Modular Process Improvement
After nearly eight years of working as a C++ developer at Rik V.'s insurance company, a certain coworker was finally laid off.
One task that fell to Rik was to run an application that his former colleague wrote, which compared two directories and put any files that had changed into a third. This was a semi-frequent task, and one that his coworker had devoted quite a bit of time to each month.
The first time Rik ran the application, he noticed that it was taking an exorbitant amount of time to complete. After five minutes, it barely scratched the surface of the directories, so Rik took off for lunch and returned later to see that the app had run for 43 minutes. Curious as to how a directory comparison could take so long, he peeked at the code. Here's what he found:
strFile, BYTE** pResult)
BYTE* pResultBuffer = NULL;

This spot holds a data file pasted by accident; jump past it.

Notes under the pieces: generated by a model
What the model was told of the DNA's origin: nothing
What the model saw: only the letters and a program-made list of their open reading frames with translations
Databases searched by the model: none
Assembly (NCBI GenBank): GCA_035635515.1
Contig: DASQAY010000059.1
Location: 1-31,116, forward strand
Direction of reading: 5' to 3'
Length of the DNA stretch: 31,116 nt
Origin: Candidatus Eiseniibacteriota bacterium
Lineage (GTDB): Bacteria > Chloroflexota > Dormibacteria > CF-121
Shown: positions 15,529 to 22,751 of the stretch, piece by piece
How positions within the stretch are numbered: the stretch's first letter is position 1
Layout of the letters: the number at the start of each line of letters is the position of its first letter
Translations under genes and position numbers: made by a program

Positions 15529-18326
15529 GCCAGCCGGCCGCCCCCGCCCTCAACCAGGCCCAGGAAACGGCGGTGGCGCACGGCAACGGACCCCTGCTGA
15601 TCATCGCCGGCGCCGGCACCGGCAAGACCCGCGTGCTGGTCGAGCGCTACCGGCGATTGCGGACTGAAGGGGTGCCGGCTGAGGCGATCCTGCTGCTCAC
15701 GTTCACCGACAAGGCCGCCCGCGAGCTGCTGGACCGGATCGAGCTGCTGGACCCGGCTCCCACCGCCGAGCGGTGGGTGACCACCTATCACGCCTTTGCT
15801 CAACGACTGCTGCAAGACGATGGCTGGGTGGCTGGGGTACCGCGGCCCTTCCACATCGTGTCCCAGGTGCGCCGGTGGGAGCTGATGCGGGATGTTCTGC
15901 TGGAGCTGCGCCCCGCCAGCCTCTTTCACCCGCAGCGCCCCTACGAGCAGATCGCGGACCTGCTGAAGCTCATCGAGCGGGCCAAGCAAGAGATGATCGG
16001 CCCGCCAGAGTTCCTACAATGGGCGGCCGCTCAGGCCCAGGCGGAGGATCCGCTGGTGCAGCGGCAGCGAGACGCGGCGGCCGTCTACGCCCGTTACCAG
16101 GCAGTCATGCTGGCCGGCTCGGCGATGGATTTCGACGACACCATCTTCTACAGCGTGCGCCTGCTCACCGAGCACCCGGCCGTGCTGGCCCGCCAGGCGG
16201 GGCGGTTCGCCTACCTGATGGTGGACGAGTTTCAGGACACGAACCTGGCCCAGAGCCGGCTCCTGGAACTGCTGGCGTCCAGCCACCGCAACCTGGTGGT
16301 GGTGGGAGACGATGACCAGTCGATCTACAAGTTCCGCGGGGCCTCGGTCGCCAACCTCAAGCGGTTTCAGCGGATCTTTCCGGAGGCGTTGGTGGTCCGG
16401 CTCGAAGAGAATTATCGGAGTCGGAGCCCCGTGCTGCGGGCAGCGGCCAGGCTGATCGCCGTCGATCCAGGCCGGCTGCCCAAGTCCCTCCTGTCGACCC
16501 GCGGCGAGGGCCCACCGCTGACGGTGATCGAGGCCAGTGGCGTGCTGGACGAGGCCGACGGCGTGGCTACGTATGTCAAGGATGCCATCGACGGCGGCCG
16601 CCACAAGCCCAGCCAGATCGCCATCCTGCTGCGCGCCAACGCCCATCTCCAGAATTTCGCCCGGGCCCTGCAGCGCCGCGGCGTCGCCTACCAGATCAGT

long nLenResultBuffer = 0;
UINT nBytesRead = 256;
BYTE* pNewBuffer =
pResultBuffer = pNewBuffer;
*pResult = pResultBuffer;
"I was stunned," Rik said, as he relayed the situation to Doug, who was in the next cubicle. "For a 5MB file, his code would require 20,000-plus loops, 20,000-plus memory allocations of gradually increasing size, and at least 40,000 memcopy operations. And that's just for one file!"
Not knowing whether to laugh or cry, Rik decided to take the safe approach and just rewrite it.
After rewriting, he restarted the app-and it finished in less than 20 seconds. With a couple of logic tweaks elsewhere in the code, he got this down to 13 seconds-from 40 minutes.
"I'm not sure if the guy was a moron or a genius," Rik told Doug. On one hand, the code was absolutely appalling. On the other, it gave the former coworker the opportunity to say: "Sorry, the application is still running; I've got to wait for it to finish"-and then go back to reading the newspaper.
Alex Papadimoulis lives in Berea, Ohio. The principal member of Inedo, LLC, he uses his 10 years of IT experience to bring custom software solutions to small- and mid-sized businesses and to help other software development organizations utilize best practices in their products. On the Internet, Alex can usually be found answering questions in various newsgroups and posting some rather interesting real-life examples of how not to program on his Web site TheDailyWTF.com. You can contact Alex directly via email at email@example.com.,